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Aim for self-reliance, Obama to tell Africa

The Obamas arrive in Accra, Ghana, Friday night after meeting the pope in Italy.

Associated Press

The Obamas arrive in Accra, Ghana, Friday night after meeting the pope in Italy.

Times wires

President Barack Obama isn't descended from slaves; his father was from Kenya, his mother from Kansas. However, his visit to Ghana, a place where slaves once were captured and shipped to America, could be an emotional trek, particularly for first lady Michelle Obama, who like many African-Americans is a descendant of slaves and doesn't know for sure where her ancestors are from. Obama hopes to visit one historic site, the Cape Castle, where chain-bound slaves were pushed through a "door of no return" on their way to bondage. Television is as close as most Ghanaians will be able to get to Obama during his short visit; he hasn't scheduled any large outdoor rallies that would allow the public to see and hear him in person.

Ghana chosen for a reasonMeeting

with pope
World economiesLeaders keep eye on Iran
The White House has been stressing the importance of Obama's speech today before Ghana's parliament, in which he will emphasize that the keys to a prosperous future for all of Africa include honest democratic government and self reliance — particularly the ability to grow its own food. "The president has chosen to visit Ghana because it's such an admirable example of strong, democratic governance, vibrant civil society," said Michelle Gavin, a top Obama adviser on Africa.For his first trip to the Vatican, Obama was joined by Michelle Obama and their daughters, Malia, 11, and Sasha, 8. Pope Benedict XVI stressed the church's opposition to abortion and stem cell research to the president, though the 30-minute meeting was described by both sides as constructive. Obama also delivered a letter to the pope from Sen. Edward Kennedy, D-Mass., who is battling brain cancer.Lasting worldwide recovery "is still a ways off," Obama declared Friday, but he also said at the conclusion of the Group of Eight summit of major economic powers in L'Aquila, Italy, that an economic collapse apparently has been averted. "Reckless actions by a few have fueled a recession that spans the globe," Obama said of the meltdown that began in the United States. World leaders committed to a $20 billion plan to help farmers in poor nations boost productivity.Obama rejected suggestions that the Group of Eight summit fell short of expectations by failing to call for tough new sanctions on Iran for its crackdown on democracy advocates after its disputed presidential election. "What we wanted is exactly what we got — a statement of unity and strong condemnation." Obama said world leaders will reevaluate their posture toward Iran at a meeting in Pittsburgh in September of the world's 20 major industrial and developing economies.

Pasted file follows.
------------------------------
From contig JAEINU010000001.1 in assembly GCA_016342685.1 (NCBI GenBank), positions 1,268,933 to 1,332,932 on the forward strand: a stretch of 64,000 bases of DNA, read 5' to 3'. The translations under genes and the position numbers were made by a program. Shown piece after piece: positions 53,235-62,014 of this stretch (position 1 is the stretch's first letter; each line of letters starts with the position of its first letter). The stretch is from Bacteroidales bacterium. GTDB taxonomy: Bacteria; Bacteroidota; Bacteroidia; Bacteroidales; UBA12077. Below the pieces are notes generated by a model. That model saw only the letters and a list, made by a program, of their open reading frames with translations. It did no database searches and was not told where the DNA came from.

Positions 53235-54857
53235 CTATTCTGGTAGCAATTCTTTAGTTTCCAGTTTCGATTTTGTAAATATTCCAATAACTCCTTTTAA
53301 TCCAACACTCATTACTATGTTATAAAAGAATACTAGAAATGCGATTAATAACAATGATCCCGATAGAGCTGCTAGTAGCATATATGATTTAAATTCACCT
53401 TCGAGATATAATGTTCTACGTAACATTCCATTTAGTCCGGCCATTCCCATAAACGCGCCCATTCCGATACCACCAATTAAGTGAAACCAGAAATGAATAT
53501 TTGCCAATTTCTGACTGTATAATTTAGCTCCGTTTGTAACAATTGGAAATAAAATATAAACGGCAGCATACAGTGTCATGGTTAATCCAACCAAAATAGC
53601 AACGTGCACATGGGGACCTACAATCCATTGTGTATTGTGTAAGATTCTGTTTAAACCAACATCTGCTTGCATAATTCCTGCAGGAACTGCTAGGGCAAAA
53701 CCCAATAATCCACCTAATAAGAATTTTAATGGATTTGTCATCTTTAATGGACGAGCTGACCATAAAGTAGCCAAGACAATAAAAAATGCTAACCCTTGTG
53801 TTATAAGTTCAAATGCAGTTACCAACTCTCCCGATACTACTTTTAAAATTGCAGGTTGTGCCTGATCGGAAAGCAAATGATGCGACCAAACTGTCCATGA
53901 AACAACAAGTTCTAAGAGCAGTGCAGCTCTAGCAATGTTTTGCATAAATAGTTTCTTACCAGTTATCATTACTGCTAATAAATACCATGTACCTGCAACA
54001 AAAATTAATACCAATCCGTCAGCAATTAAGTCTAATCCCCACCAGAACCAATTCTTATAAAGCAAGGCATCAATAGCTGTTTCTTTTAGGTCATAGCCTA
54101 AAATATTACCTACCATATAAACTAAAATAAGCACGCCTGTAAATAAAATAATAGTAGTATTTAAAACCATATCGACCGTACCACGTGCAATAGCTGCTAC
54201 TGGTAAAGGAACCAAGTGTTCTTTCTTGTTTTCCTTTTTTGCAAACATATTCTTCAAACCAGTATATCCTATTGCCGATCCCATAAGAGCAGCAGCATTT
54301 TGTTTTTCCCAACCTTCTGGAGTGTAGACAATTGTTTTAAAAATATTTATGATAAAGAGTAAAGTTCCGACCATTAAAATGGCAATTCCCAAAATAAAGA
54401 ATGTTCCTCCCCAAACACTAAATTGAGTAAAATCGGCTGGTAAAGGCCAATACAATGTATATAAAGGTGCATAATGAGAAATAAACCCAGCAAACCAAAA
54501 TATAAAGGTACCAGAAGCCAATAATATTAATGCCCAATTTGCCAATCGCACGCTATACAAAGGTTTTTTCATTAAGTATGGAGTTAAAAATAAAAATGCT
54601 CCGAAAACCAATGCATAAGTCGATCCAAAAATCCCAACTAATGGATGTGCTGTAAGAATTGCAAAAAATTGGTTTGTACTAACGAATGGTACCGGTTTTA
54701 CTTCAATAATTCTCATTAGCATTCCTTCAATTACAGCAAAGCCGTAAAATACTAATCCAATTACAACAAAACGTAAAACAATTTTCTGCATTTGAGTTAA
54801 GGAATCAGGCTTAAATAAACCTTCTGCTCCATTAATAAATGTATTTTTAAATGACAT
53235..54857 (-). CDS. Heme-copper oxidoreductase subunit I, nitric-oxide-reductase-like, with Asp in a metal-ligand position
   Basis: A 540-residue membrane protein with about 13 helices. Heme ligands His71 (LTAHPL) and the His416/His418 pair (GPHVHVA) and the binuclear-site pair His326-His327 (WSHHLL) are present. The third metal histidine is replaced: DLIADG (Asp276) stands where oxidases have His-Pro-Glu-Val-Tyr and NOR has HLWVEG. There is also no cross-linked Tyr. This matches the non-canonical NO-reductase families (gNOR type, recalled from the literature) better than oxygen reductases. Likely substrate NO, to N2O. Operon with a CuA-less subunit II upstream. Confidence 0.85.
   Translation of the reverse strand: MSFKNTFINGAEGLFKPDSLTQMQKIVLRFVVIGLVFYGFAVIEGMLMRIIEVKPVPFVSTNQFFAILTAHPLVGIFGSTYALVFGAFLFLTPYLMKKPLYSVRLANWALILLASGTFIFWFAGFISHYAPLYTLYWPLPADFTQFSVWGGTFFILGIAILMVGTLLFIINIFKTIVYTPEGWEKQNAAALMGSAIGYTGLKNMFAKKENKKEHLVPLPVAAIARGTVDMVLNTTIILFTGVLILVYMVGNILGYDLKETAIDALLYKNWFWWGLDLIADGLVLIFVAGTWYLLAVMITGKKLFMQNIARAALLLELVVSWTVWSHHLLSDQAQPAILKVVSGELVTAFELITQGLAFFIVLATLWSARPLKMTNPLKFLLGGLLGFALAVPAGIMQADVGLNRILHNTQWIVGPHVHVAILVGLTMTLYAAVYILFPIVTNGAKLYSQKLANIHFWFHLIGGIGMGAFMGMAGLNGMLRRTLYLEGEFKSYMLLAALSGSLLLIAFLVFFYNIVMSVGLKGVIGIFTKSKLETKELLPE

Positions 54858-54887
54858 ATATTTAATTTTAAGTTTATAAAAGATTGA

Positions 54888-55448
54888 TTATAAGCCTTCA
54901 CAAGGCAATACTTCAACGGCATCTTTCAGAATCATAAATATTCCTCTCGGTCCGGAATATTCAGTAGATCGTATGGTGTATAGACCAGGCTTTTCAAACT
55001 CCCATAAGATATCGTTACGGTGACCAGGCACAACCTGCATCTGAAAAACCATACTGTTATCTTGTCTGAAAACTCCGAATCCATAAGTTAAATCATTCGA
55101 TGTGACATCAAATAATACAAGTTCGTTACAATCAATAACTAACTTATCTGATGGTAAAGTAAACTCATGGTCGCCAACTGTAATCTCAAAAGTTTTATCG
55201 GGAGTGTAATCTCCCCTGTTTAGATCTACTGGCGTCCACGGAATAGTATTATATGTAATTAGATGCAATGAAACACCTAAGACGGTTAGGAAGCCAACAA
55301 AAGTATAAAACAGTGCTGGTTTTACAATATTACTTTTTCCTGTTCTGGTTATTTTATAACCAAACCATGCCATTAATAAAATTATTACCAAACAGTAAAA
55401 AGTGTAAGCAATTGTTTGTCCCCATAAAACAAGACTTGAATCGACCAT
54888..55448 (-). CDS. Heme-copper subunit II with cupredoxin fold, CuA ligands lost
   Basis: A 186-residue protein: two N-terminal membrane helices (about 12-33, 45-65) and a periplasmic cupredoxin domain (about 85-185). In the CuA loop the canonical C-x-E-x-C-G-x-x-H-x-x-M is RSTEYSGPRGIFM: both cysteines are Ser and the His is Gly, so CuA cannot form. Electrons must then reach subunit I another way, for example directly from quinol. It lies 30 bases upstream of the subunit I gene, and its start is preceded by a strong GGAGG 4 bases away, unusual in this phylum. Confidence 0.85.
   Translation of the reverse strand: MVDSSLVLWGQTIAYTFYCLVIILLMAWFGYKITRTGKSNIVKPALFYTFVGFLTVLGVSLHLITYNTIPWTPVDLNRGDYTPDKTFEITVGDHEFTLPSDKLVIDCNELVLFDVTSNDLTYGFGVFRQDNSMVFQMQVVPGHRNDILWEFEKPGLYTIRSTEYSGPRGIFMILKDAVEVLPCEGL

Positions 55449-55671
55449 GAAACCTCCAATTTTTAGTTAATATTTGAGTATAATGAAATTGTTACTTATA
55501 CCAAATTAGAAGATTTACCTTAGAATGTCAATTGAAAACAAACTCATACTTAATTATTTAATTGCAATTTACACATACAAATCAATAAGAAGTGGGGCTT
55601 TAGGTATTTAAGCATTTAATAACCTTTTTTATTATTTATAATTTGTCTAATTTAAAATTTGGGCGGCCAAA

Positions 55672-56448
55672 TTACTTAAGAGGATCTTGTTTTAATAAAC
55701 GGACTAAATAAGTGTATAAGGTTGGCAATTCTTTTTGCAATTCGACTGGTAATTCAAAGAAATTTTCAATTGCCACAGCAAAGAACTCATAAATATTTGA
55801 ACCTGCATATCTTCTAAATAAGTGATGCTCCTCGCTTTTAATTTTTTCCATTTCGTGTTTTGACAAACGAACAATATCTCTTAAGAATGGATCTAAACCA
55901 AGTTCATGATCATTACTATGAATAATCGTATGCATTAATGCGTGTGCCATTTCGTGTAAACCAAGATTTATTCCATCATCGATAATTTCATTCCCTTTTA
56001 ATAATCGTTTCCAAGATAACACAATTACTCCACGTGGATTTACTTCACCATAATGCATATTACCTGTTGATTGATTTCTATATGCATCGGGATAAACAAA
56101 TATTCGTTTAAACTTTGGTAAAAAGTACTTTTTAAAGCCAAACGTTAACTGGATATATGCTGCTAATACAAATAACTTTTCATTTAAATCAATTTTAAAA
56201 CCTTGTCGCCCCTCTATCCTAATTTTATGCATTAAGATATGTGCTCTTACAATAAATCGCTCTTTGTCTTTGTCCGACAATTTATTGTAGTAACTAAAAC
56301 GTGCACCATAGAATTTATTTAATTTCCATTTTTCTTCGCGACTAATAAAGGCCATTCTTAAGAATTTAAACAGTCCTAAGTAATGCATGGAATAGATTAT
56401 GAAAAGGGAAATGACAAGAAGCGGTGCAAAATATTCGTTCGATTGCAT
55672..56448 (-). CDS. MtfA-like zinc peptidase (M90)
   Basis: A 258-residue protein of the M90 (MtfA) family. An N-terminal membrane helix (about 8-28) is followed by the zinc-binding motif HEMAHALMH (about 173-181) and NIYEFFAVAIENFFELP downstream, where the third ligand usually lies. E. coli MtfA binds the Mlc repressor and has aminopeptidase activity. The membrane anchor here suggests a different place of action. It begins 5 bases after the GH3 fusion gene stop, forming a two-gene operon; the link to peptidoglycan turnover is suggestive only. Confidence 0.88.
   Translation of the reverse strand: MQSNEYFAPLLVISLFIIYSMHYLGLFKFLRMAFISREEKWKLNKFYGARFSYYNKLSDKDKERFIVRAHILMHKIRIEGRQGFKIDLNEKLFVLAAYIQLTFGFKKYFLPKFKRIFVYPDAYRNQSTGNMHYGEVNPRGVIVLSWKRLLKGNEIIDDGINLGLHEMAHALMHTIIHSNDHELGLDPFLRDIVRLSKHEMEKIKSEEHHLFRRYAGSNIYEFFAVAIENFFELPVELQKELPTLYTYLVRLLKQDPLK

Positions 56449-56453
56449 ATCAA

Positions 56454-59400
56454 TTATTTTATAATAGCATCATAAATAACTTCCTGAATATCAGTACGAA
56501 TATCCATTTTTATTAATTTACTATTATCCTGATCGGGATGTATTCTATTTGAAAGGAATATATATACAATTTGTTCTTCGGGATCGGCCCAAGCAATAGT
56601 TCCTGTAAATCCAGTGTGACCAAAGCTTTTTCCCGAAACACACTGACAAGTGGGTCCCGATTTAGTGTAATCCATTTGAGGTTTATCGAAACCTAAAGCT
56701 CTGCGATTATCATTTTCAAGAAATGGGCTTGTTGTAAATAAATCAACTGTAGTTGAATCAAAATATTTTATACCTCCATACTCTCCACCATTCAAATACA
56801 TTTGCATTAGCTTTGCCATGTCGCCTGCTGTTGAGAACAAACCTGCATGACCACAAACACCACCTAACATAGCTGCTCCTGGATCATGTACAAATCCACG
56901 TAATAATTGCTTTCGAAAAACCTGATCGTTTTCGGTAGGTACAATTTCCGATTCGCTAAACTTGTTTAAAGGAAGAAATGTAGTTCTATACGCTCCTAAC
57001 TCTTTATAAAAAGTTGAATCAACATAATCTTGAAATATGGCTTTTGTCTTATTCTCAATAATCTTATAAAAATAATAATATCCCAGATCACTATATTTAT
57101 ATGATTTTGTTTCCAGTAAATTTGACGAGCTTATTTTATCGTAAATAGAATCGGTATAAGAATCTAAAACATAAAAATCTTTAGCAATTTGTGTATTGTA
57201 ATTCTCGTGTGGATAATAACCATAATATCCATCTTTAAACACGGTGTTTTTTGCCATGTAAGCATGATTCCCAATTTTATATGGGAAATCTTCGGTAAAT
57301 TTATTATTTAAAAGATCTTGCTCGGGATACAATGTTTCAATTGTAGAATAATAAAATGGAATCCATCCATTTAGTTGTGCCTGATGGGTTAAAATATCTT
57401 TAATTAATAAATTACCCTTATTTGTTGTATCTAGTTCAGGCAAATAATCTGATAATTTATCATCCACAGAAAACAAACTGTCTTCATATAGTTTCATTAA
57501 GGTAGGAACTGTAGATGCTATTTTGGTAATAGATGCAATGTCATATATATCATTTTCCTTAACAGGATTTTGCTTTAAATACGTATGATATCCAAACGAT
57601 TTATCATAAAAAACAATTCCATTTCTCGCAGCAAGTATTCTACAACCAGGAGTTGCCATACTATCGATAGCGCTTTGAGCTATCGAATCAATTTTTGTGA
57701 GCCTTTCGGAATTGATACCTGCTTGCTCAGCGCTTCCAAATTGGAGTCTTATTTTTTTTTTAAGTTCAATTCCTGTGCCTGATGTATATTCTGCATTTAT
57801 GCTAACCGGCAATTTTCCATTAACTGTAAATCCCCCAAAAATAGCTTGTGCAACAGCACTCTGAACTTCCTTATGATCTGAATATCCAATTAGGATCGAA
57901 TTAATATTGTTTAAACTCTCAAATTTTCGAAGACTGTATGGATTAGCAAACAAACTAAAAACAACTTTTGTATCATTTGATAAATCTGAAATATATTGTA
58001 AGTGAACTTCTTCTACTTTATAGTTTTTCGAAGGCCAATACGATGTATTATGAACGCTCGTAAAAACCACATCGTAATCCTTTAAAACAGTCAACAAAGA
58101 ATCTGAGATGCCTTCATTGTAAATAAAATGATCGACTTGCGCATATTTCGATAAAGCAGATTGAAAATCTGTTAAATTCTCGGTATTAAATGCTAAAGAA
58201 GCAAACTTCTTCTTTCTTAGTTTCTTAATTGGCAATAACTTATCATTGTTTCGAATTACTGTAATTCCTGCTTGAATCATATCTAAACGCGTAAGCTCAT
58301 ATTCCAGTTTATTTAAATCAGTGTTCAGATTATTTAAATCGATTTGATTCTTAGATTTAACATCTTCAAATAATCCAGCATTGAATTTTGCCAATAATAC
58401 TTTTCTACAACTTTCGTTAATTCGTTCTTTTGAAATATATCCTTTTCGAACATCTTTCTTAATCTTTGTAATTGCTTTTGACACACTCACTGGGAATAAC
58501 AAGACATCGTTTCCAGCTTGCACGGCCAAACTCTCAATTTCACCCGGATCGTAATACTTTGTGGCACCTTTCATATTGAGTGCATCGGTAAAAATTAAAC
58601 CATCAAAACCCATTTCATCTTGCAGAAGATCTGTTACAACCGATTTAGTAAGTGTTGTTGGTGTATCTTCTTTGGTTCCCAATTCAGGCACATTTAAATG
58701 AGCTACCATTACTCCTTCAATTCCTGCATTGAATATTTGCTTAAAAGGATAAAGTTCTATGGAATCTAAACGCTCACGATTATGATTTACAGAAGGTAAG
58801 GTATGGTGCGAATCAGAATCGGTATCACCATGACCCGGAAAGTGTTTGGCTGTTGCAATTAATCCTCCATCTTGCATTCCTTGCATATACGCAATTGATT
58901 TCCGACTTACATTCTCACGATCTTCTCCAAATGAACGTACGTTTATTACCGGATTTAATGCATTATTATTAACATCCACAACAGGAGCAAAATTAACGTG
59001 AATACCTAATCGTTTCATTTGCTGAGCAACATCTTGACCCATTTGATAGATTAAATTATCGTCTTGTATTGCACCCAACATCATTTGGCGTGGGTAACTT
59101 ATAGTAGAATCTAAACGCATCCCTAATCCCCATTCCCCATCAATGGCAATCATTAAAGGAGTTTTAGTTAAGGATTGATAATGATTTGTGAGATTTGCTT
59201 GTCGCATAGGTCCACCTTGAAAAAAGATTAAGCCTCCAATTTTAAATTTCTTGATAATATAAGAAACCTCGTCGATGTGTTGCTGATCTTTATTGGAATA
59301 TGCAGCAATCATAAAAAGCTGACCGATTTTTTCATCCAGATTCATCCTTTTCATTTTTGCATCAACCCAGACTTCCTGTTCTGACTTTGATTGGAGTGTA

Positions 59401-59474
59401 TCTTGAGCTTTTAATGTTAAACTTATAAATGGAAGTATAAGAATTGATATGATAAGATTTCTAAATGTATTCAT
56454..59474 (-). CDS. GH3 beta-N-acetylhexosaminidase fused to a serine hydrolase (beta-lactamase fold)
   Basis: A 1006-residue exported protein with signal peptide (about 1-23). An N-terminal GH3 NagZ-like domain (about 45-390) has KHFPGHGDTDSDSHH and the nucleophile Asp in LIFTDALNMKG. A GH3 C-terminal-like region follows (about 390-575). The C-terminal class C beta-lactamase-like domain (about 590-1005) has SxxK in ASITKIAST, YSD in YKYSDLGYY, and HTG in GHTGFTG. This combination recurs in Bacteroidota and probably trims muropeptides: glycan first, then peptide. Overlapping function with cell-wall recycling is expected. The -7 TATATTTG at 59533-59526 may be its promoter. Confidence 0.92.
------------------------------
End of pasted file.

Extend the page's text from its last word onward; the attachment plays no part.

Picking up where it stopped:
Aim for self-reliance, Obama to tell Africa 07/10/09 [Last modified: Friday, July 10, 2009 11:10pm]
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